“All the Light we cannot see“ by Anthony Doerr – set in World War II era and the aftermath of the war is an excellent work of historical fiction.
The story revolves around *Marie Laure* – a French blind girl and *Werner Pfennig* – an orphan German boy and how their paths are set to cross each other.
Marie lives in Paris with her father working as a locksmith in the Museum of National History. At the age of 6, Marie goes blind and to bring out her confidence, her father gifts her model of the Parisian neighborhood every year on her birthday. The model also takes a center stage towards the end. Marie & her father flee Paris to Saint-Malo once the German attack the French capital for a safe haven in her great uncle’s house by the sea wall in Saint-Malo. Apart from being a locksmith, the father is also the safe keeper of a historic treasure ultimately leading to the separation of the father-daughter duo.
Later, the relationship between Marie and her uncle evolves and now support one another. Werner lives in a German orphanage with his younger sister Jutta with a craving for studies. He finds an old radio once and intrigued by the machinery, Werner becomes an expert in building & fixing radios. This lands him a spot in an elite Military academy of the Hitler youth & a job as a resistance tracker in Russia and ultimately till France where his path cross with Marie.
Literal Meaning of the Title
In the words of the author-
It’s a reference first and foremost to all the light we literally cannot see: that is, the wavelengths of the electromagnetic spectrum that are beyond the ability of human eyes to detect (radio waves, of course, being the most relevant). It’s also a metaphorical suggestion that there are countless invisible stories still buried within World War II — that stories of ordinary children, for example, are a kind of light we do not typically see. Ultimately, the title is intended as a suggestion that we spend too much time focused on only a small slice of the spectrum of possibility.
The Anthony Doerr book will enlighten you psychologically about the human behavior and the impacts of the surrounding events. Being a WWII based novel, it is expected not to have a happy ending but it will leave with a daunting story to treasure for days if not weeks.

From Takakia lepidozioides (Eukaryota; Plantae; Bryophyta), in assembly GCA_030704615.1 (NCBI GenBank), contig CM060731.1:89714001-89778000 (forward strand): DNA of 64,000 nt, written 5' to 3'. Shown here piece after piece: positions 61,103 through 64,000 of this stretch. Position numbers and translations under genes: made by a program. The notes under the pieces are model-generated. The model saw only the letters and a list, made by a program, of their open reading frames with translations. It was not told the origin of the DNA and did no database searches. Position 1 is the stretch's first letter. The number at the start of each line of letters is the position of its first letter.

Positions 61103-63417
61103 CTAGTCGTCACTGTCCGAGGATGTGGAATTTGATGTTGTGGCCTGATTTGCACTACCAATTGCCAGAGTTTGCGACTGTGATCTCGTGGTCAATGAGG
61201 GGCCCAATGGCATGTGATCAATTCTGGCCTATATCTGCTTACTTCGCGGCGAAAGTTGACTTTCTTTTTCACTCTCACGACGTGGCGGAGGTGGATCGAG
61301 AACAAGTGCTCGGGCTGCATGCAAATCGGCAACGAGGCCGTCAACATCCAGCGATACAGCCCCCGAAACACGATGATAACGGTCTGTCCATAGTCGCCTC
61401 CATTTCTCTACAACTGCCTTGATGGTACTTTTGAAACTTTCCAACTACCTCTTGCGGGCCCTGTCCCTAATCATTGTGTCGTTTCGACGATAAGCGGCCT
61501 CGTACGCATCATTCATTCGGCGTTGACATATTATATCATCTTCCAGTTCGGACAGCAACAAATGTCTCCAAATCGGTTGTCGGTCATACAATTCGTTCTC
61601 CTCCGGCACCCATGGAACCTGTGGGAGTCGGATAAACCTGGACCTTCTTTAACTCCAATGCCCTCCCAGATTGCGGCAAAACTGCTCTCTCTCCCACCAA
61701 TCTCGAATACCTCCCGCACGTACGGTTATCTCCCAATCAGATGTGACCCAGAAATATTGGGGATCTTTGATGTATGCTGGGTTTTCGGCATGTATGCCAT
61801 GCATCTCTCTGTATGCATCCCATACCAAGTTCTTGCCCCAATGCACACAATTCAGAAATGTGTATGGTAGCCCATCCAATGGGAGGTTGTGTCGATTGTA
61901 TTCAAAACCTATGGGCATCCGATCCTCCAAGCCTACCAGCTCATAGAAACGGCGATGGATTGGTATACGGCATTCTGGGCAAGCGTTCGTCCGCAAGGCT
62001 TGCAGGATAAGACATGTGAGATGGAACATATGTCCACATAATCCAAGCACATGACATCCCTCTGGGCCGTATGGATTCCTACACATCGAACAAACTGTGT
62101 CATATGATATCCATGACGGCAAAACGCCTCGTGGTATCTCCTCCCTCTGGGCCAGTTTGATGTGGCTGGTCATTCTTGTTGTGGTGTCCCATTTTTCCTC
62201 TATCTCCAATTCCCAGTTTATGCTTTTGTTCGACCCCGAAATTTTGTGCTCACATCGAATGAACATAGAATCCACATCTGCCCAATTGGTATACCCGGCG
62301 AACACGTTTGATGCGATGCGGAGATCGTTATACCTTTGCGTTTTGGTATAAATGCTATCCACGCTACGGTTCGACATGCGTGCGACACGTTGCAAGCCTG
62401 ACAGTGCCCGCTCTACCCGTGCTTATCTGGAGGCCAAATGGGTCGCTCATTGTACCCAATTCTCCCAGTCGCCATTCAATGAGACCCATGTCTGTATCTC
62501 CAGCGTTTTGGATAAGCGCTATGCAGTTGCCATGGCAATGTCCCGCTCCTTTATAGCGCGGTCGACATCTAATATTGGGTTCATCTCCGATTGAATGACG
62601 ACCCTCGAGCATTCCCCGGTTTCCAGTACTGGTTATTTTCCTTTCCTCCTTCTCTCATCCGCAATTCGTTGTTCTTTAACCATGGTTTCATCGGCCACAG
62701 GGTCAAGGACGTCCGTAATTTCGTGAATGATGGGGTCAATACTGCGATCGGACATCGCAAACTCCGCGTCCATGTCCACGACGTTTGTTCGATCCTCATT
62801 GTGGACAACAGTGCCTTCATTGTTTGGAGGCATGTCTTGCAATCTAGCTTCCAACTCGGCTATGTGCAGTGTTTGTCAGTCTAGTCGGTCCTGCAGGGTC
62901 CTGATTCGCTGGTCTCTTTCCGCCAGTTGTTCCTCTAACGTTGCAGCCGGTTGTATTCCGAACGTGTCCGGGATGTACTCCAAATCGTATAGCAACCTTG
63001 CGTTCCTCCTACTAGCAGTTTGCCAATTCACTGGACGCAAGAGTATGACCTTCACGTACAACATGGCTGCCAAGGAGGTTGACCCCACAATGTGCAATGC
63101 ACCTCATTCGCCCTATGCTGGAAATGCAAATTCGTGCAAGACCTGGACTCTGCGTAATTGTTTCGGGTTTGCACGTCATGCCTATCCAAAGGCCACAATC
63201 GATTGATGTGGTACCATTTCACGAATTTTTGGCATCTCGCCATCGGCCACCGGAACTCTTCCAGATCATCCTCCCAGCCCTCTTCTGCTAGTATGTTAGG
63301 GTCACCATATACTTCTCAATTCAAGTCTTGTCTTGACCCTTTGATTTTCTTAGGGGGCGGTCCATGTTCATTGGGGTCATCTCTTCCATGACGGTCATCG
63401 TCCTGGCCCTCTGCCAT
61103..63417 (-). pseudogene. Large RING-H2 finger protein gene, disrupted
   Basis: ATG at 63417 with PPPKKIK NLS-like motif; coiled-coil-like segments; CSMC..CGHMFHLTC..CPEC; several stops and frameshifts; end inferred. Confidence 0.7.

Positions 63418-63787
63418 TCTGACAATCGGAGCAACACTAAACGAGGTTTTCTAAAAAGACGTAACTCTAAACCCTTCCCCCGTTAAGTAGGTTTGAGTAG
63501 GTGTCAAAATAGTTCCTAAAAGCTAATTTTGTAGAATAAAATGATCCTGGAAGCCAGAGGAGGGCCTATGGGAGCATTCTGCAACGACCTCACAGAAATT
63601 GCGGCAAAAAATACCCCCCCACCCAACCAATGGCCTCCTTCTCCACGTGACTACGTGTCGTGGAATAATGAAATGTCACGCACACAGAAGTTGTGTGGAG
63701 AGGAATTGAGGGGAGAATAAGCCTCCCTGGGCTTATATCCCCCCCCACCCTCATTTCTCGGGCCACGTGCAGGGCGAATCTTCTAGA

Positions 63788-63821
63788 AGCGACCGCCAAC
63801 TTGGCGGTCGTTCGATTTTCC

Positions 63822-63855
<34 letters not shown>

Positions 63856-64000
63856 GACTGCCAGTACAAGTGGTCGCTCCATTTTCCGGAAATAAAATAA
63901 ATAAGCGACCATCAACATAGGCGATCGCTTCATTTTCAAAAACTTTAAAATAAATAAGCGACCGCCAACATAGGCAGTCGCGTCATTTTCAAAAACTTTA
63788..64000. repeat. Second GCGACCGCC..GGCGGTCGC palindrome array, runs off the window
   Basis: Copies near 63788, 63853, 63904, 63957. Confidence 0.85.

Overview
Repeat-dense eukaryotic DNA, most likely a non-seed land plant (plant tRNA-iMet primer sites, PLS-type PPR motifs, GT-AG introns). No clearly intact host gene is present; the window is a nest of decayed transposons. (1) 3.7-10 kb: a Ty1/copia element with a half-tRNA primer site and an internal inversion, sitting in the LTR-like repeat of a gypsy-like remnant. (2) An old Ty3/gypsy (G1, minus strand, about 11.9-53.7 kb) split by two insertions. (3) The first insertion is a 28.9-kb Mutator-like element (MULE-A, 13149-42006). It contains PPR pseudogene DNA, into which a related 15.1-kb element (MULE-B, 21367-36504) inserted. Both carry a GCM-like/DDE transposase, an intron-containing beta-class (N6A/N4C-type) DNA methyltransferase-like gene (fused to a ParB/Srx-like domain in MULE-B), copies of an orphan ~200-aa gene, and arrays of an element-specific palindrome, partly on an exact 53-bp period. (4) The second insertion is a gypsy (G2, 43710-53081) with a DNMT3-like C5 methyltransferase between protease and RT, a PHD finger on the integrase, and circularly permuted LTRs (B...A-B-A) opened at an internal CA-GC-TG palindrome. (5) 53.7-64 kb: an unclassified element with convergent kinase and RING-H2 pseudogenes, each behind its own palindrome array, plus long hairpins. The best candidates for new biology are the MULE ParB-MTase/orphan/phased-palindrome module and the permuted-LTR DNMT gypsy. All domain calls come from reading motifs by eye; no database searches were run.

The division of the story into two parallel stories and the interconnection between are elegantly woven together makes the book a thrilling read. A fable expressed poetically delivers the childhood thoughts about the *real-self* while enduring war will soothe your poetic senses.
The storyline was both beautiful and harrowing at the same time. To see the character of Werner maturing being a part of the Hitler youth is hard hitting and chilling! The journey of Marie from a 6-year-old to landing a part in the resistance was expressed beautifully that will keep you glued to the book.
The book is a reminder of the traumas of the WWII and strongly comprehends the birth of the French Resistance – where the French reconvene with transcendent patriotism and a dream of free France. The importance of the resistance is imminently recorded throughout the novel as well making it a central point towards the two main protagonists.
I would suggest reading the book slowly to take it all in, else you might just lose the poetic expression and might not grasp the literal sense of the book.
The book is a page-turner, deeply moving and a metamorphic story that you will look back for the rest of your life”.
I highly recommend it for anyone interested in reading through the fragments of WWII, the beautiful poetic narration, and realization of the true self!!
Rating – 5 stars
A reader’s note – You might shed some tears in the end too 😉
This GuestPost is written for LiveItYoung by Shivani. She is a gem of a person and I’m so glad to have met her through this December BlogHop.
Shivani is a Software Developer by profession and an avid book lover with a book in hand mostly, from the capital of India – Delhi. She is an avid traveler who is always trying to break the corporate bondage every now and then to travel at the first opportunity available. Shivani keeps herself engaged by planning her next expedition and loves to go on impromptu trips.
Her favorite line – “*Do what you love and love what you do!!* ” and thus traveling, reading and writing is what she is passionate about… and is following her heart now!!
You can read her personal well-crafted travel stories and the books she loves at “The Wandering Core”
I am participating in the December blog hop #mymojo with Shalzmojo
Linking up for #wordsante with Namysaysso for every post deserves some love.